R U M I N A T I O N S
My Mother's Mostly
By Reeva Hunter
Mandelbaum, SPSBE '85 (MS)
Overall, she has a mostly beautiful heart" is what Paul
— a cardiologist and colleague of my brother's
— says as we quietly stare at the beating organ on
the computer screen. We're waiting for other images, the
not-so-beautiful parts, from the cath lab after her
"Her beautiful heart," my father repeats. He leans against the wall, massaging his head. "That's why I married her. That's what I saw from the first."
My mother always tells their love story as a fairy tale: He was gorgeous, but into her petite, black-haired, green-eyed friend. The friend left, and they talked all night. And he kissed her. And her toes lit up and the bells went off. That was it. They were married in six weeks, 56 years ago.
I wonder if that's what my father is remembering. How one night, one kiss, became life.
A few minutes later the slides upload. In one, the artery's a thread in two places; in the other, it looks normal. "Ninety percent blockage," "the stent worked," "no clots for now."
"Tick. Tick. Tick," my brother says slowly, pointing to the breaches. He's in civilian clothes, a green Nike jacket, not his usual white one when he walks these halls.
My father blinks behind his giant glasses. The lenses magnify the glimpses of primal fear I see, but most would miss. At 80, he's still handsome, one of those stoic, solid-as-a-rock guys.
He's half of AlandFlorence: one word.
His being here and she being there makes him feel out of control, isolates him. I walk over and stand close. He's not used to being his own name in public. He's witnessed this plenty, though. Their gang of friends is dwindling quickly. They're the lone holdouts where one or the other isn't dead or incapacitated — but they've closed ranks, conspired not to let us all know how hard it is.
"After the last funeral," my mother mentioned matter-of-factly just the other day, "the book club had to merge with the film club and we alternate months."
We just came from the waiting room. I brought turkey sandwiches, chicken soup, and pineapple. It's a family trait, I think, this quixotic, quasi-mystical belief that the marriage of will and wholesome food can in some way beat back the forces of time, illness, and human loss.
My father says he isn't hungry.
"You have to eat," I say, like an order, handing him half.
Now it's almost midnight. She's getting unhooked and we'll make a pilgrimage with her gurney across the low-lit buildings to the ICU.
My mother is groggy but OK. I stay and my brother takes my father home.
In the morning I bring my mother a bagel and egg-white omelet, and she's ravenous. A good sign. I tell her something about a rabbi I study with, and all that I've learned. She asks if I have talked to him about her.
"I was wondering because, you know, we've had some very difficult periods." She wants to hear that she's right and I'm wrong. It doesn't quite matter about what, just in principle. But there's something below that. I think she wants me to say what's on my mind even if she doesn't like it, in case something bad happens.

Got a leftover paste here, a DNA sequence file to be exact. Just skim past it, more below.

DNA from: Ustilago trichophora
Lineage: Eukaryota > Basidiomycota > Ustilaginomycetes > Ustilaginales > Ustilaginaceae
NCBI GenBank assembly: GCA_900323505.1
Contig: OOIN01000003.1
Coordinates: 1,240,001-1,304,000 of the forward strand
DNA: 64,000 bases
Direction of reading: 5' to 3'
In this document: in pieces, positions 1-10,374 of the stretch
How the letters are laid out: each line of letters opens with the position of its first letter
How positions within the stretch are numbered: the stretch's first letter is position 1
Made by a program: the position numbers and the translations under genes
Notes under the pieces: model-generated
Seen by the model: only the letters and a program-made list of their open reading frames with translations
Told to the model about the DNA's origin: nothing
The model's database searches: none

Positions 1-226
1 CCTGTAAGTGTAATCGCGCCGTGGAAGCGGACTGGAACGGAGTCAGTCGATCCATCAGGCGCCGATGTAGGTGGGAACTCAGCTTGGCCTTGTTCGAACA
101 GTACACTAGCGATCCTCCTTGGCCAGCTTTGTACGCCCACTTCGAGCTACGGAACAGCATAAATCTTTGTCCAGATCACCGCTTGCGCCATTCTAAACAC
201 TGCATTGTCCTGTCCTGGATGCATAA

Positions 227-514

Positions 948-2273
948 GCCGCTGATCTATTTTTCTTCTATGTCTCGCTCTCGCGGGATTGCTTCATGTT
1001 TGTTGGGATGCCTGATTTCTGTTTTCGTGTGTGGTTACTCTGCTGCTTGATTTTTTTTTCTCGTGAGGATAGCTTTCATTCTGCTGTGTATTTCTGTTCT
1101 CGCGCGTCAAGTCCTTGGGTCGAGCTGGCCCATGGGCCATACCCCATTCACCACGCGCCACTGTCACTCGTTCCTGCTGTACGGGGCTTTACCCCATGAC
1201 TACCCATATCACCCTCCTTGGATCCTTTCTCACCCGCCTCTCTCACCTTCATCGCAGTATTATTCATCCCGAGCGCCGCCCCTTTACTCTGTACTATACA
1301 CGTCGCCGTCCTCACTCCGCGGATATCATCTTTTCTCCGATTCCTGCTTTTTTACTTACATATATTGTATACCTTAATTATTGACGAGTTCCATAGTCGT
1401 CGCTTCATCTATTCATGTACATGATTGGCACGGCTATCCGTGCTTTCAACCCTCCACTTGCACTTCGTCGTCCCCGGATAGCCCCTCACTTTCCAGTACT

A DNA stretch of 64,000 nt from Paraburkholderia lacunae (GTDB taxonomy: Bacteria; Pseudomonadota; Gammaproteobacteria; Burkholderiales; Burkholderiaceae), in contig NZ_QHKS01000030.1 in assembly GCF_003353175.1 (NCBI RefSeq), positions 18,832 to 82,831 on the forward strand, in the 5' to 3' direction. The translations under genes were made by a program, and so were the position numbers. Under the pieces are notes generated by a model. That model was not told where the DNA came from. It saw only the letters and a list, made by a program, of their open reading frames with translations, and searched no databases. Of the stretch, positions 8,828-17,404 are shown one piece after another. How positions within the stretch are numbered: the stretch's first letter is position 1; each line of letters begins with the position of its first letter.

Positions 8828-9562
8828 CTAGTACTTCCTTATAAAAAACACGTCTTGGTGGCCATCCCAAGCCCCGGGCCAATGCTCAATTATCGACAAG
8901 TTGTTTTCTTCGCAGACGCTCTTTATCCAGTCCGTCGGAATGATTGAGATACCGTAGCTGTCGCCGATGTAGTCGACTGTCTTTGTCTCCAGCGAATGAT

I keep my response general and light. I say that she's done great with her life, and in the area of things that went south between us, I think more about how I hope she knows that I will do my best to understand her wants, and to protect her if she can't protect herself. Although edited for complexity, this is the truth.
I get home and my boyfriend, Stuart, checks in on his cell. I tell him I just came from the hospital, say that this is the thing about love — mortality, the sense that love is filled with a thousand risks of loss.
But he's on his way to work. There's road noise and wild winds on the 101, and it's hard to hear. He doesn't do well with deep conversations on the fly.
He responds with his marathon runner's optimism: "She's strong, looks 65 — of course she'll pull through." Then he tells me: "Just so you know, I bought two bottles of the Coppola your brother likes for Friday night," he says, referring to an upcoming family dinner.
When we hang up, I think about Stuart. The one I get to love. And I know even though he's smart and handsome, it's his beautiful heart — that's why I've chosen him.
By noon, my father calls, sounds like himself again. The enzymes are great, there's no damage to the heart muscles. They've unhooked her.
"Mommy took a walk," he says, the relief palpable.
Later that night in the ICU, the monitors are blinking everywhere. She's trying to nap but can't.
I swear to myself that I won't reveal a recent conversation with Stuart, but I have a deep-down fear I might not get a chance to — that she'll die without knowing that he loves me, enough to tell his brother that I'm The One.The free-floating anxiety borders on a superstition I've harbored — that she's been waiting all this time for me to find someone to love again, and now that I have, she's going to vanish suddenly.
So I say it fast. "Stuart talked about engagement rings. Don't say anything to anyone, we're not engaged yet. Period."
"Please God," she says, waving her hand to scatter the air.
My father is snoring in the chair, exhausted from everything.
"He is such a good husband," she says, "the things he has done for me this year." From the wince in her face, I know they're not pretty things.
I'm remembering a conversation I had with my parents at a restaurant some time back. We're talking about soul mates. It's life before Stuart. I'm dating and it's very weird and hard and dispiriting. "Maybe it's not so good to be with your soul mate," I say. "Maybe it's better to have more of an earthy, functional connection. Like you and Daddy. Maybe it's the secret."
"I always thought of your father as my soul mate," she says. The words surprise me. I don't think of my parents suited to each other on that level.
"I don't know. I always thought you two were more pragmatic than that — a function of pure will mixed with passion."
"Yes, I know," she says, going back to her hamburger. "That's what you thought."